“The Time of the Troika” Is Finished, Say European Parliamentarians Heading Investigative Group


A special delegation of Members of the European Parliament (MEPs) from the Economic and Monetary Affairs Committee (ECON), tasked with investigating the EU Commission-European Central Bank-International Monetary Fund Troika, and with co-rapporteurs Othmar Karas (Austria, EPP Group) and Liem Hoang Ngoc (France, S&D group), on Jan. 16 released its Dec. 17, 2013 draft report. They have held hearings, and visited four of the countries affected by the Troika’s policies—Ireland, Portugal, Cyprus, and most recently Greece on Jan. 29-30. They wanted to find out how austerity policies have affected countries that had requested the EU’s help in dealing with their financial problems, according to the various EU reports.

According to Eurostats, Greek public debt averaged just under 104% of its Gross Domestic Product (GDP) during 1994-2009 and reached 148.3% in 2010, the year when Greece asked the EU for help. However, austerity seems to have made the situation worse. The European Commission estimates Greek public debt to have reached 176.2% of GDP in 2013, and forecasts it to fall to 170.9% in 2015. According to Eurostat, the Greek economy has shrunk for six years in a row. Unemployment is expected to remain at around 25% for the next couple of years. When Greece asked for help in 2010, it was only 12.6%.

Speaking from Athens on Thursday, European Parliament Vice President Karas criticized the way the Troika imposed austerity, and underlined “the need for more democracy.” “The Troika is a product of the crisis, an interim solution; a new instrument to help these countries and create solidarity in Europe has to be found,” said Karas.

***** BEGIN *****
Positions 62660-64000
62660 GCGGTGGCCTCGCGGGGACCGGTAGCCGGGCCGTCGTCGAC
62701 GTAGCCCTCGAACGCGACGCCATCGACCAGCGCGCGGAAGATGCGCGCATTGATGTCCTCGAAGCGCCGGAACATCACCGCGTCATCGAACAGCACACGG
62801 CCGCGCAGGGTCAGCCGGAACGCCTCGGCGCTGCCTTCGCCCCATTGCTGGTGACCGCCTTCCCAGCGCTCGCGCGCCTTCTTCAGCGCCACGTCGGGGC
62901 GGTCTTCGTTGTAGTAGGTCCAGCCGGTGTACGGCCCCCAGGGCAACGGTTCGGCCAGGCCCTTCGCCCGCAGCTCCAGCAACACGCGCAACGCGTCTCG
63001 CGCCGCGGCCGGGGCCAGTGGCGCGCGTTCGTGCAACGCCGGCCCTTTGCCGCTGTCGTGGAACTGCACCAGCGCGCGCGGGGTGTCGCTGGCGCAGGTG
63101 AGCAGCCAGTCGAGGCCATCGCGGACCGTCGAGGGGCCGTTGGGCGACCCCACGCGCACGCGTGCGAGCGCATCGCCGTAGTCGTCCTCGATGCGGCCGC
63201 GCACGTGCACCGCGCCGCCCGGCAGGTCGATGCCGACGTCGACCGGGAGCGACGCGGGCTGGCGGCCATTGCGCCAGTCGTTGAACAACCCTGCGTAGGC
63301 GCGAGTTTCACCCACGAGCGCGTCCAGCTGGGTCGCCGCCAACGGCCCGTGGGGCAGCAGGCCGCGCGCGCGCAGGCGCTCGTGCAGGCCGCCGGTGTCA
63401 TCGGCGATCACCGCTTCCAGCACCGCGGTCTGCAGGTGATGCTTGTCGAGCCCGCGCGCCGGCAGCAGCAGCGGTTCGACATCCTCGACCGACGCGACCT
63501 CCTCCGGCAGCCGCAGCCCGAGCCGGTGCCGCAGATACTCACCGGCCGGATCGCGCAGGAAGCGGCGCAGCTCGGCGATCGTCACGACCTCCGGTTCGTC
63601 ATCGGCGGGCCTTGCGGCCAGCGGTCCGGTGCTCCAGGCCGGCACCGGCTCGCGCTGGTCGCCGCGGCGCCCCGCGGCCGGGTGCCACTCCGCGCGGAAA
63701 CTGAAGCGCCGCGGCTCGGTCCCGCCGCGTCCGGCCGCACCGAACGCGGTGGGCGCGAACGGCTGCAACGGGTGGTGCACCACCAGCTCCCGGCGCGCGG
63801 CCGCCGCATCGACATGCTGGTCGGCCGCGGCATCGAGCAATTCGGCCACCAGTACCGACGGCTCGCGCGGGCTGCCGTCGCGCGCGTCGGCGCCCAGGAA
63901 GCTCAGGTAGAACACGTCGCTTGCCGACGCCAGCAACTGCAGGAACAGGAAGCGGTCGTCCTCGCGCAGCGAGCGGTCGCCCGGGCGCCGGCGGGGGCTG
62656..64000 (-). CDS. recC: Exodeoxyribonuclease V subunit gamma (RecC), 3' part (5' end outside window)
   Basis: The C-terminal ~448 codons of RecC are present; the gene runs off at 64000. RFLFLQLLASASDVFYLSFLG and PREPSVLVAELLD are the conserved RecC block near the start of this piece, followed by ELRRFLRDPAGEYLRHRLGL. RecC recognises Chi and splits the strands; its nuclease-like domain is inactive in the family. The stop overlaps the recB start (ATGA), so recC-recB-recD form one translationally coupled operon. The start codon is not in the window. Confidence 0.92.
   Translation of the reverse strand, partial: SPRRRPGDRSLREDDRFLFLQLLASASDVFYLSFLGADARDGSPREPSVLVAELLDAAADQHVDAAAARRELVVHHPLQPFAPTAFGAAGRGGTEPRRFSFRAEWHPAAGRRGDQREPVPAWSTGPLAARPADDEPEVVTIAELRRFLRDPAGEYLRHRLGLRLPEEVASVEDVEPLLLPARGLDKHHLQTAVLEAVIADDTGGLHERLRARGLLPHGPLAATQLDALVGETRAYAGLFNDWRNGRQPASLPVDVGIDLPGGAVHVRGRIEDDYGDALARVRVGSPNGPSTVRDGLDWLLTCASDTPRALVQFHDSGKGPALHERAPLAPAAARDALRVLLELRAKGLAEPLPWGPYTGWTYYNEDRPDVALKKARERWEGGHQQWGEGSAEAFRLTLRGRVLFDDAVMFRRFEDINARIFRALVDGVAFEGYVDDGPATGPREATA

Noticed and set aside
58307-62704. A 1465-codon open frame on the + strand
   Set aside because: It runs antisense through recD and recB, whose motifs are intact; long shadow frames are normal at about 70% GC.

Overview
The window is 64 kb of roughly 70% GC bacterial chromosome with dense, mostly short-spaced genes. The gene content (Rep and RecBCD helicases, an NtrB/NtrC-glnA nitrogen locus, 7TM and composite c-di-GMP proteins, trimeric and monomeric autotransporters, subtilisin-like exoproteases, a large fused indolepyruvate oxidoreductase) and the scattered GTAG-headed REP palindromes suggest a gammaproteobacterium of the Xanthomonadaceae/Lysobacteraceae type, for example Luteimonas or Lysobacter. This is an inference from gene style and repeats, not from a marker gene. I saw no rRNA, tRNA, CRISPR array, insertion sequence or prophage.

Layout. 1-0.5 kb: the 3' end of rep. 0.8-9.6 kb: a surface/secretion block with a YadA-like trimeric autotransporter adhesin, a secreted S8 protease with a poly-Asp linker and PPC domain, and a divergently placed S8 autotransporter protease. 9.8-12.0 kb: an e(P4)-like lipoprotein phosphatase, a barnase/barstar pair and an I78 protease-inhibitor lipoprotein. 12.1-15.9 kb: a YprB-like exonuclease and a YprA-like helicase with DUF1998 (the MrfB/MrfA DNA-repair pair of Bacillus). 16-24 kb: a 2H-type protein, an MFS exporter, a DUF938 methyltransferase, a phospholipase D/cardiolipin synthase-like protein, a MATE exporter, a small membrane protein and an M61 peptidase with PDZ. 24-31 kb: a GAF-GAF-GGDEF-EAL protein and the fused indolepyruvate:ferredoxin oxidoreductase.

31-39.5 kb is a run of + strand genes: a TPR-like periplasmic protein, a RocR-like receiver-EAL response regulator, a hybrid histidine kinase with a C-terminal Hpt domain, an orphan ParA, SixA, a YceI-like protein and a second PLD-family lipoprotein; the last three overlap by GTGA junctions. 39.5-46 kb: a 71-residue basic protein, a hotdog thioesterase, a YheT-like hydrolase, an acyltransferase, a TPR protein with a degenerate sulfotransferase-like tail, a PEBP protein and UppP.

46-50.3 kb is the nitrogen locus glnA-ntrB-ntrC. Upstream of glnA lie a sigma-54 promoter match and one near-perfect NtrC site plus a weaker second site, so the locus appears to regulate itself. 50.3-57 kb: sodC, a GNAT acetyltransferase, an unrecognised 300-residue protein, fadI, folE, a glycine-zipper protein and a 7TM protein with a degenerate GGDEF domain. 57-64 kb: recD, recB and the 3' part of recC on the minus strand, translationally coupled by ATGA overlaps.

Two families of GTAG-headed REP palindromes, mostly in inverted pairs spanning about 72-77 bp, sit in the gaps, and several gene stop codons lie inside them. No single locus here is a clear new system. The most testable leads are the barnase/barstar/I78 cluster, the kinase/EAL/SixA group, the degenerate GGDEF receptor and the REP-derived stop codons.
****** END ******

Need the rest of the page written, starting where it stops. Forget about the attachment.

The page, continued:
Criticizing the political repercussions of the austerity measures imposed “without any legal basis” and “without any democratic debate,” French MEP Liem Hoang Ngoc blasted the Troika’s “lack of legitimacy and transparency.” “The EU Commission has no mandate to impose economic policies by pointing a gun on their head,” said Hoang Ngoc.

“The time of the Troika is finished; it has to be dismantled and replaced by a democratically controlled mechanism,” said Hoang Ngoc, who is the co-rapporteur on ECON’s task force on the Troika. “Today, the action of the Troika is overall negative…. A debt restructuring would allow Greece to have more maneuvering room,” he concluded.

While members of the task force disagree with each other, their final report will be published in March, subject to debate, and will be voted on by the European Parliament in April.

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